Chasing Aurora Australis in Melbourne
Pebble Beach, Cape Schanck, 24 April 2023.
Melbourne isn’t known for aurora. To our surprise, it can be “seen”.
Before Karen and I went to Tasmania in March for our holiday, I read some something online by pure chance about seeing aurora in Tasmania. We both got excited. Sadly, the timing wasn’t right and we didn’t see any of it. When we returned home, I turned obsessed and made it a mission to figure out if the aurora could be seen within driving distance in Melbourne.
The short answer is “yes”, sort of.
I did some research online and joined a couple of Facebook groups1. In summary:
Auroras (or “polar lights”) are caused by solar wind. Its strength is measured by a K-index. Like other weather forecasts, Bureau of Meteorology publishes a webpage that shows its observations and forecasts.
There is Aurora Borealis at the North Pole and Aurora Australis at the South Pole.
Since Aurora Australis is a South Pole phenomenon, the more south you are the better chance it is to spot it. That said, it’s not an absolute thing. I saw people from places like Grampians and Werribee posted amasing aurora photos.
To see it, you need a cloudless clear sky and stay away from light pollution.
Light pollution inside the Port Phillip Bay is too strong. Any south facing location along the coastal line outside the Port Phillip Bay will be a good candidate.
Our pick was Cape Schanck. Then we waited. We tried on 24 March 2023. Result was okay but not great. And we waited again…
There are numerous websites and mobile apps that can help. I spent 10 mins to vex a few of them and picked a freemium phone app called, obviously, “Aurora”.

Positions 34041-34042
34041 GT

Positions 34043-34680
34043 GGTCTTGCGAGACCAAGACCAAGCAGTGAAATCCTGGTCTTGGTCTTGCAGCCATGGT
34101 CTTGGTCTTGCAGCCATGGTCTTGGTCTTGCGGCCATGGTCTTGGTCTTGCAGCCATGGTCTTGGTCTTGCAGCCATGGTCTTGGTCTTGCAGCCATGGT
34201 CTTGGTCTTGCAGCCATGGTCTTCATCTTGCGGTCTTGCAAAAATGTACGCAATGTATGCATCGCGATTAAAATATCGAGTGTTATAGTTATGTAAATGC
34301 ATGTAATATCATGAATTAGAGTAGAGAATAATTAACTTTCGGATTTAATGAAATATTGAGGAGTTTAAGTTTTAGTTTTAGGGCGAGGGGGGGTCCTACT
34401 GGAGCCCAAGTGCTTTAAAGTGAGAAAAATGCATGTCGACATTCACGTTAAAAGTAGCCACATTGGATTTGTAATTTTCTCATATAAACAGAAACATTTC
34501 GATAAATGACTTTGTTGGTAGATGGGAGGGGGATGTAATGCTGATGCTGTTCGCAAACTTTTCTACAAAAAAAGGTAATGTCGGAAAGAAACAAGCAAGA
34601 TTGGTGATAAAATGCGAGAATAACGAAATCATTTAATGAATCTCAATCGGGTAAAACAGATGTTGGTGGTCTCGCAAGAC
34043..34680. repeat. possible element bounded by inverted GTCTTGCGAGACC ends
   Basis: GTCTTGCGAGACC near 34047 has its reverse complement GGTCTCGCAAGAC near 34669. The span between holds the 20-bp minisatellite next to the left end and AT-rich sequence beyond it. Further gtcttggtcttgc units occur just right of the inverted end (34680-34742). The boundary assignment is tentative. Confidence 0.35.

It shows long range forecasts, cloud condition, a “heat map” of the potential coverage, etc. On April 24, 2023, the K-index was above 6 (high!) and sky was unbelievable clear.
Sunset was at 5:40pm. Astronomical twilight2 was at around 6:40-7:10pm.
We arrived at the carpark at around 6:15pm. We decided to walk down to Pebble Beach. There was still twilight and it was Crescent Moon.
I later saw people on the Facebook group said they went to the same place around the same time and could see the aurora by their naked eyes. But we couldn’t. Maybe we didn’t look hard enough. Maybe it was our poor eyesight. Regardless, the camera had no problem to capture it.
Here another take of the aurora against Pulpit Rock.
By the time we headed back home at around 8:30pm, the crowded started showing up and the carpark was full. Everyone were taking photos. And for those walking around, we needed to use our torches. I guess we had ruined a few of people’s photos here and there.
Most half-decent torches have a low-lux red mode which reduces the disturbance to a minimum. You can see the faint aurora in the background in the first shot below.
On our way back, the moon was setting. But we noticed it too late. I didn’t have time to set up my tripod and only got blurry handheld shots.
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